Intel’s New Bitcoin Mining Chip Draws Just 2.5W of Power and is Fabbed on 5nm/7nm Process Nodes

As reported a few days back, Intel is working on “ultra-low” power Bitcoin mining chips (ASICs), set to be unveiled at the ISSCC conference in late February. These specialized mining processors will have a TDP of just 2.5W, with a hash rate of 137GH, resulting in a mining efficiency of 18.2 W/TH. This puts the BZM1 chip next to next against Bitmain’s S19j XP mining chip in terms of efficiency despite being fabbed on Intel’s 7nm node (vs TSMC N5 for the Bitmain SKU). I’m guessing that Intel will be shipping these to select clients in high volumes, thereby offsetting the lower profit margins.

Via: AnandTech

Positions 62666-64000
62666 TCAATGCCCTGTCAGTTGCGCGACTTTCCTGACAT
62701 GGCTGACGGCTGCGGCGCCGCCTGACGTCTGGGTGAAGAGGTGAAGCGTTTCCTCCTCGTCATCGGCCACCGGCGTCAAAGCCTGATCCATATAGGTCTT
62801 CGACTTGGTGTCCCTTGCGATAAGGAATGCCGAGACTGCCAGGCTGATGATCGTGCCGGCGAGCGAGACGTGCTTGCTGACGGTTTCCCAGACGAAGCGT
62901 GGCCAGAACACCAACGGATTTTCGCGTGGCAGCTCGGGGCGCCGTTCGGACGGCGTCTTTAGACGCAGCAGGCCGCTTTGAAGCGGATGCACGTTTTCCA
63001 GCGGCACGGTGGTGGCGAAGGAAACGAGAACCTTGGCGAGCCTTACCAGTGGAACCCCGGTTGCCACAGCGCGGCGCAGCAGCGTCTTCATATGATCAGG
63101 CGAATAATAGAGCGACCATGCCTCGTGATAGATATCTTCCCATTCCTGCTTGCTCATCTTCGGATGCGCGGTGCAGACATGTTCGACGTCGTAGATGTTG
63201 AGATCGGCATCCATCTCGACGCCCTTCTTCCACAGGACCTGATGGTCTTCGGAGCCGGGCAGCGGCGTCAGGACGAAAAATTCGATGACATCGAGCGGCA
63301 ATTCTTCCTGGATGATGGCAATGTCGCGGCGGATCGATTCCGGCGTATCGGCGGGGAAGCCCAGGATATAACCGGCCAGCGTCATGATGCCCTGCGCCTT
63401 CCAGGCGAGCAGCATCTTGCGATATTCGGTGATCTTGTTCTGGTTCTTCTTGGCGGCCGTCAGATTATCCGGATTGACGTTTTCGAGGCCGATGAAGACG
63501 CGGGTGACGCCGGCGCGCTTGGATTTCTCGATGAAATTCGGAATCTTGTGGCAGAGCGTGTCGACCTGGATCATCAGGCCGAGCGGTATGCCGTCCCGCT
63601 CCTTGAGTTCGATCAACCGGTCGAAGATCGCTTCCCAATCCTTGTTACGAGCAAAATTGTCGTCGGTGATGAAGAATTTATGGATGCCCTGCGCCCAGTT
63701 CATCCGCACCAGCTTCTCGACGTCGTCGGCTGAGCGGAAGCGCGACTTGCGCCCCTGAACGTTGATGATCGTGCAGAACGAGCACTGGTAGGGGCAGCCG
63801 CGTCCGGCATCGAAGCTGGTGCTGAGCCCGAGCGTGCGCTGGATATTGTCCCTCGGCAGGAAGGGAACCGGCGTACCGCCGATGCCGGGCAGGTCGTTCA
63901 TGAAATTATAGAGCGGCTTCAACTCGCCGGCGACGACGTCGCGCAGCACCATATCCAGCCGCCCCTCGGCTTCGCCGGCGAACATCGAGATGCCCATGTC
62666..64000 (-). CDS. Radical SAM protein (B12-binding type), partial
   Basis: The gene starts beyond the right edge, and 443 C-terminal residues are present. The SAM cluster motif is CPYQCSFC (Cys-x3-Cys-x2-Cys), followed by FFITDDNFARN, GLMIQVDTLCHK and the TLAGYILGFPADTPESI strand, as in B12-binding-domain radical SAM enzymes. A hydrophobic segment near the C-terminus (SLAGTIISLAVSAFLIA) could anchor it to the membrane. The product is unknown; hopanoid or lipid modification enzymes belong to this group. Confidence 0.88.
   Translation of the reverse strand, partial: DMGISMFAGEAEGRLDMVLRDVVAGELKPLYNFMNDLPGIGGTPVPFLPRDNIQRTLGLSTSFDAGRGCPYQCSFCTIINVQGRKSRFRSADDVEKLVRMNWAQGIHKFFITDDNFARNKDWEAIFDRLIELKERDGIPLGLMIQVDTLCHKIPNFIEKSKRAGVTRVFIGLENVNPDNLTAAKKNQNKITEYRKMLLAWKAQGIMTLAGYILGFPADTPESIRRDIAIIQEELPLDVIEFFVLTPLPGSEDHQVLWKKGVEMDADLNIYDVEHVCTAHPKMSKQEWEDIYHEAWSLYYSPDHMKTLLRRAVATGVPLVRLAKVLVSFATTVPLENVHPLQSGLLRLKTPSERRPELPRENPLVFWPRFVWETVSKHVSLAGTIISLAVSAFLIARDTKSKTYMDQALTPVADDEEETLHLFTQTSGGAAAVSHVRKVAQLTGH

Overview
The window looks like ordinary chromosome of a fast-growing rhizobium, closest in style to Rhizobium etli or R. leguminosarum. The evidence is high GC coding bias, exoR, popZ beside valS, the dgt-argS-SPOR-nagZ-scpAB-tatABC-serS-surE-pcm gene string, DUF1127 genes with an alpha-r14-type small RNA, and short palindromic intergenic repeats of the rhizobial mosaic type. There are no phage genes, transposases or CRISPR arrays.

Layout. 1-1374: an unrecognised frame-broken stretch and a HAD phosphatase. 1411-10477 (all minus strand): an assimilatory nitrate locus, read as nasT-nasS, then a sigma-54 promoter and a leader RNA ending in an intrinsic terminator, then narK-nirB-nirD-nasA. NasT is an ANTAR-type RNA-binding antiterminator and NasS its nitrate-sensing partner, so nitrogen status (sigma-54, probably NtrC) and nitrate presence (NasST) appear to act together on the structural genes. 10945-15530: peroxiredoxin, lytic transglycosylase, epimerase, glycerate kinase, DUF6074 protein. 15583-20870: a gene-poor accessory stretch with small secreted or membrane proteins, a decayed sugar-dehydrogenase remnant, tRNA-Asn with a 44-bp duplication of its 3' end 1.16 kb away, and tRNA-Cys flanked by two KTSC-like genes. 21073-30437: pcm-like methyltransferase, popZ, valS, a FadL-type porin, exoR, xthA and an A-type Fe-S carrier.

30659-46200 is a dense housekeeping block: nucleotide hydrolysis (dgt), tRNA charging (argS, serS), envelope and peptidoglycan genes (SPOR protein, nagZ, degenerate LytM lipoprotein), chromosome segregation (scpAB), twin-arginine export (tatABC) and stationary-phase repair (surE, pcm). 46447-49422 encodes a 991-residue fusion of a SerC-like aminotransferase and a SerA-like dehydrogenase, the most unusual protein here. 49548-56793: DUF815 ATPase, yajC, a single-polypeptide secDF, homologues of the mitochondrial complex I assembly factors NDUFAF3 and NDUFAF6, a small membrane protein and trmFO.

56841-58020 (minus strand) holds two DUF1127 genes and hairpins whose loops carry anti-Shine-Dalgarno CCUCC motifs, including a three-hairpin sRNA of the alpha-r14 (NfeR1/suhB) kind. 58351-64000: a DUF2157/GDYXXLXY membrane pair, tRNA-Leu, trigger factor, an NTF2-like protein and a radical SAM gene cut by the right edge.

Details regarding the higher-end BZM2 chip are largely murky at this point. The only data point is with respect to the process node (TSMC N5), and that too isn’t based on solid info. Intel has been making “ASIC” mining chips for quite some time now, but most of them have been manufactured using legacy process nodes, most notable the 14nm-class processes.

A new line of Bitcoin ASICs based on cutting-edge nodes means that Intel is getting serious about the cryptomining market, right as it enters the discrete GPU market. For now, the chipmaker’s mining chips aren’t based on GPGPU architectures, but it’s only a matter of time we see miner-centric GPUs based on the Xe graphics architecture.


Computer hardware enthusiast, PC gamer, and almost an engineer. Former co-founder of Techquila (2017-2019), a fairly successful tech outlet. Been working on Hardware Times since 2019, an outlet dedicated to computer hardware and its applications.

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